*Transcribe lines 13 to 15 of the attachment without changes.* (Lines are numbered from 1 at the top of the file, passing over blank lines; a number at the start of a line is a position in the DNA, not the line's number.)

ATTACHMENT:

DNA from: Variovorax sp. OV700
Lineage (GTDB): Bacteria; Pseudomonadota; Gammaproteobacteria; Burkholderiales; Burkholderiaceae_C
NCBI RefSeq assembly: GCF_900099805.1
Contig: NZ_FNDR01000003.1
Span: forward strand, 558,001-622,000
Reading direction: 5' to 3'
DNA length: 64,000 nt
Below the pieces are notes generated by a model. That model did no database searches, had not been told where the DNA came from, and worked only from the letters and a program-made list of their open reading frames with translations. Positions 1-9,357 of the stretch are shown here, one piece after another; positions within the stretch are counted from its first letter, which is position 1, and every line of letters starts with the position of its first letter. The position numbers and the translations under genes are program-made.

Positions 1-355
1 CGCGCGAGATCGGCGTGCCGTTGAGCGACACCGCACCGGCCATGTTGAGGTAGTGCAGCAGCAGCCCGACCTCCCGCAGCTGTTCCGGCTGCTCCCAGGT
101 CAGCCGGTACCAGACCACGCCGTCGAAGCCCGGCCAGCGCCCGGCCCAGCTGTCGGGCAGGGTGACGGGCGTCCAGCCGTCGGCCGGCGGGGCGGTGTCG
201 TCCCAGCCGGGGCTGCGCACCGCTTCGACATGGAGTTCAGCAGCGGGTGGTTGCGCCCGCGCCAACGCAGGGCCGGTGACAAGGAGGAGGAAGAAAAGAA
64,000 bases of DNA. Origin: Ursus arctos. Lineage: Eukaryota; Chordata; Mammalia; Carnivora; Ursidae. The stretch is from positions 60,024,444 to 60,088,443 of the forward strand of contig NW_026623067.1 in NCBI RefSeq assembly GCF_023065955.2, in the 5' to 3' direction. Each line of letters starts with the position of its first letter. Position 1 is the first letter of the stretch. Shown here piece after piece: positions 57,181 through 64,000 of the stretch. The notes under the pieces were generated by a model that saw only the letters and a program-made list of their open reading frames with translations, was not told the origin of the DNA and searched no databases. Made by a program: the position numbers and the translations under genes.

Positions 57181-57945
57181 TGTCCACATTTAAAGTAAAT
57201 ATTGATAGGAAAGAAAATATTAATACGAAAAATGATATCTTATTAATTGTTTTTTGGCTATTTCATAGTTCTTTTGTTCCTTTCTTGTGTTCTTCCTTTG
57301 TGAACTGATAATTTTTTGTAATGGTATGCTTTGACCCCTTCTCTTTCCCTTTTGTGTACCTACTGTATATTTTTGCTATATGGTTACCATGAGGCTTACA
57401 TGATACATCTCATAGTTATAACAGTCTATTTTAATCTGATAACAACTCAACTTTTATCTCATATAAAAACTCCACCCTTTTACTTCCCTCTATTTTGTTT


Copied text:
64,000 bases of DNA. Origin: Ursus arctos. Lineage: Eukaryota; Chordata; Mammalia; Carnivora; Ursidae. The stretch is from positions 60,024,444 to 60,088,443 of the forward strand of contig NW_026623067.1 in NCBI RefSeq assembly GCF_023065955.2, in the 5' to 3' direction. Each line of letters starts with the position of its first letter. Position 1 is the first letter of the stretch. Shown here piece after piece: positions 57,181 through 64,000 of the stretch. The notes under the pieces were generated by a model that saw only the letters and a program-made list of their open reading frames with translations, was not told the origin of the DNA and searched no databases. Made by a program: the position numbers and the translations under genes.

Positions 57181-57945
57181 TGTCCACATTTAAAGTAAAT